Grenfell families without permanent homes at Christmas
The deadly blaze, which killed 71 in June, left 208 households in need of rehoming.
Survivors of the Grenfell Tower fire have called for "urgent action" after it was revealed four out of five families made homeless by the disaster face Christmas without a permanent home.
The deadly blaze, which killed 71 in June, left 208 households in need of rehoming. Six months later, 118 household are in either emergency accommodation or are staying with loved ones, Kensington and Chelsea Council said on Tuesday. Some 48 household have accepted the offer of a permanent house, but have yet to move in.
The local authority had previously said every survivor would be out of emergency rooms by Christmas.
Immediately after the fire, Theresa May said everyone left destitute would be in temporary new homes within three weeks.
"First it was three weeks, then six months now they are saying a year," Shahin Sadafi, chairman of Grenfell United - an elected body set up by survivors and bereaved relatives, said.
"For the survivors and affected families it seems like one broken promise after another. At this rate it could take the council almost two years to re-home people.
"We are talking about people who have been through the traumatic events and have lost so much, stuck in hotel rooms and make-do accommodation. No one can even start to rebuild their lives until they are in a place they can call home.
"It's been six months and we're now just a fortnight away from Christmas. It's not too late to put this right but it needs urgent action now."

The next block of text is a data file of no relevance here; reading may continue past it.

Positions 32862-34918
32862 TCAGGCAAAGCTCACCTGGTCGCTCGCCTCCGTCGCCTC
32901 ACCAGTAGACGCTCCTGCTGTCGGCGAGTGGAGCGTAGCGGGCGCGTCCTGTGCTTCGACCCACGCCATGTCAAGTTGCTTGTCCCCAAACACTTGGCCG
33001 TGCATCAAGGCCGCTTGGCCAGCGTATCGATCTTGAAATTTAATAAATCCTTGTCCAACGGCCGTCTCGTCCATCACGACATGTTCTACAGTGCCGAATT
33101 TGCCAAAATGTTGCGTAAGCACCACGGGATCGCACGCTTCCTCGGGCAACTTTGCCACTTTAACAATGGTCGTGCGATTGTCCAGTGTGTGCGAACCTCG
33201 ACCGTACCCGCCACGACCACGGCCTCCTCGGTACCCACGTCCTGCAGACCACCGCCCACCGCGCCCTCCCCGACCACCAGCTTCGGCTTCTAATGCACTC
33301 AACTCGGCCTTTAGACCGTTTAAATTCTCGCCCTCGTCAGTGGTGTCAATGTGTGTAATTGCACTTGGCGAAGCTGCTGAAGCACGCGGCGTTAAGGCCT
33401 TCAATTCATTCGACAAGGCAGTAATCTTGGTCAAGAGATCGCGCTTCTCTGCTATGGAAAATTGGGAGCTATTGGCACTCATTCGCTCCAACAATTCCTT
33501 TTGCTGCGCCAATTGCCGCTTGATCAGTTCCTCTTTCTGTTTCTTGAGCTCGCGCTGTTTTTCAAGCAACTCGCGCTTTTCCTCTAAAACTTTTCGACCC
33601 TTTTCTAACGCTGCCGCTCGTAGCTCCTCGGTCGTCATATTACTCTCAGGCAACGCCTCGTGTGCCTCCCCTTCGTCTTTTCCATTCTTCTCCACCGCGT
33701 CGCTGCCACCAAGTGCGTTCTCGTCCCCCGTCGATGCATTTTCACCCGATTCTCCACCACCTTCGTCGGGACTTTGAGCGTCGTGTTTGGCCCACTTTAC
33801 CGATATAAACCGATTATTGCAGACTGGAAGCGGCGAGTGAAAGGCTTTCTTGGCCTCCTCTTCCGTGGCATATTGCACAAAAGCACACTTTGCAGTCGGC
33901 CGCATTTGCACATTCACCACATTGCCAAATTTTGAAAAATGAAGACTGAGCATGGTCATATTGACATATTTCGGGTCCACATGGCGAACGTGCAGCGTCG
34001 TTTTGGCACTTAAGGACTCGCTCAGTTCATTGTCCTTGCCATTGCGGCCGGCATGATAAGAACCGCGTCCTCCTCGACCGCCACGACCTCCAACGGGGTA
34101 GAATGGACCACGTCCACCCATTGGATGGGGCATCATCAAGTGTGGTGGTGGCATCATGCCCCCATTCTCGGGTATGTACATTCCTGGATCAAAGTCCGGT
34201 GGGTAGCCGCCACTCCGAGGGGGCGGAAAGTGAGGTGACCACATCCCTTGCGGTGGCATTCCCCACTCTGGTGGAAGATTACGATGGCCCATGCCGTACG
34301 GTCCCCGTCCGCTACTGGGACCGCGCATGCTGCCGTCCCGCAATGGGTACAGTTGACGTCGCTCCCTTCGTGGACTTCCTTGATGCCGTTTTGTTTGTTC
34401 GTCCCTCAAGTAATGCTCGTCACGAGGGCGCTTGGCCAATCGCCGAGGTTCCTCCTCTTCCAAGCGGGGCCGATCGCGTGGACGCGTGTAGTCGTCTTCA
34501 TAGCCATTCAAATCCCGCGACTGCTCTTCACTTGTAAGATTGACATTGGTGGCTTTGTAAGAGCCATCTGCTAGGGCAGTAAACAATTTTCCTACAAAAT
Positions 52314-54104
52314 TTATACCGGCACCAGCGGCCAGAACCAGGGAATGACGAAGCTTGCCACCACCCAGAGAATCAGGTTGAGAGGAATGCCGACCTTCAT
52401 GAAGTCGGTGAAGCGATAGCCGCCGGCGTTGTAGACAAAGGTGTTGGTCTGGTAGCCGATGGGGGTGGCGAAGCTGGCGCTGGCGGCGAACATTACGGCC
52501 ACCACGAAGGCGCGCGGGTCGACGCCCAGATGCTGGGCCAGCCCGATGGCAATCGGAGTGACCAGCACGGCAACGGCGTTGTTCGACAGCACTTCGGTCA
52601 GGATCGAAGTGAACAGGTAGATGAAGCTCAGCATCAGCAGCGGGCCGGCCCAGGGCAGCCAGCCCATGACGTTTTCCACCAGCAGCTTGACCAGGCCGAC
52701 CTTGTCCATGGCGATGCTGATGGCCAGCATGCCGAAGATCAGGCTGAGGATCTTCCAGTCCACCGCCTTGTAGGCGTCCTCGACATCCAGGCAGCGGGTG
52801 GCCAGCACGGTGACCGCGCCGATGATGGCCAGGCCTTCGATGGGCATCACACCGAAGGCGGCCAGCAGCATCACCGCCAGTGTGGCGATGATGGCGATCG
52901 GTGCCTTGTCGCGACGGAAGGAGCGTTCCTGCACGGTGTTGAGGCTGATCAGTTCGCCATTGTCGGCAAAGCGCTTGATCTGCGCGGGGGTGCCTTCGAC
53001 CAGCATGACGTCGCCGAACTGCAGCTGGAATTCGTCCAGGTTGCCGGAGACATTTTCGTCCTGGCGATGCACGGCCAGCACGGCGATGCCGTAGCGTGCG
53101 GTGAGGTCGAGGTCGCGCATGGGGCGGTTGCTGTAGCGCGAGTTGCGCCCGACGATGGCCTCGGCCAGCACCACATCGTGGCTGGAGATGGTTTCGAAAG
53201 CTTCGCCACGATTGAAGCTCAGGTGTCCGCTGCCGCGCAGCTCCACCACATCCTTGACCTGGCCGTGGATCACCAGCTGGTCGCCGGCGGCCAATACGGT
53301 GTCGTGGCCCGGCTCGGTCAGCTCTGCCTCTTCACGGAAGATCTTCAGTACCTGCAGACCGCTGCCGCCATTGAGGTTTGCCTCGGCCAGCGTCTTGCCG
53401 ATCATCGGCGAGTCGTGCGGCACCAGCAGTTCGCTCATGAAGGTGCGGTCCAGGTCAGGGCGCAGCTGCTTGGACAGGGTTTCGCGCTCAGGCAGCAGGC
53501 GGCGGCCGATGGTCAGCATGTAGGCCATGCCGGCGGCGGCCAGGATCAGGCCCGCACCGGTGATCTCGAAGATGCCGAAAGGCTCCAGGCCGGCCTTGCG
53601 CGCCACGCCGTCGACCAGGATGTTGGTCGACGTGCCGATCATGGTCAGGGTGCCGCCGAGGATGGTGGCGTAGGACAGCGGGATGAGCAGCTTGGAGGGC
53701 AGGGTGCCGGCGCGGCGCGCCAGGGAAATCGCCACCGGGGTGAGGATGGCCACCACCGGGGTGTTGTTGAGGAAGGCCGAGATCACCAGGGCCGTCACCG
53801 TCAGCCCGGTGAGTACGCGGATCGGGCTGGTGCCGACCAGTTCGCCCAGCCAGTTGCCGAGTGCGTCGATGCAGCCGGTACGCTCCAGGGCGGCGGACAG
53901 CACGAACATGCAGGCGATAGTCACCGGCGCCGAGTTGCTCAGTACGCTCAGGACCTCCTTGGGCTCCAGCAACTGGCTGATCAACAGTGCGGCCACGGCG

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Cllr Elizabeth Campbell, leader of Kensington and Chelsea Council, said: "Our priority is to find permanent homes for the 209 households from the Tower and Walk who lost their homes in the fire.
"Forty-two households have so far moved into their new homes. Another 41 have accepted an offer for their permanent new homes.
"Every week, we are seeing more families move out of hotels and into a home.
"All of us sympathise with those who are still living in hotels with their children, especially at Christmas.
"I have always said we can only move at the pace at which victims and survivors feel comfortable - no-one should be rushed into making such an important decision about where they are going to live.
"However, I do accept, for some the pace is too slow.
"But, in the coming months, I expect many more households will move into their new homes. We remain on course, however, to meet our target that everyone from the Tower and Walk will be rehoused by June 2018."
In a public meeting of the scrutiny committee on Tuesday night, the local authority was attacked by former residents.
"You are trying to eat away at us slowly, slowly, slowly, in an attempt to break us up," said Tiago Alves, a 20-year-old tenant of the 13th floor.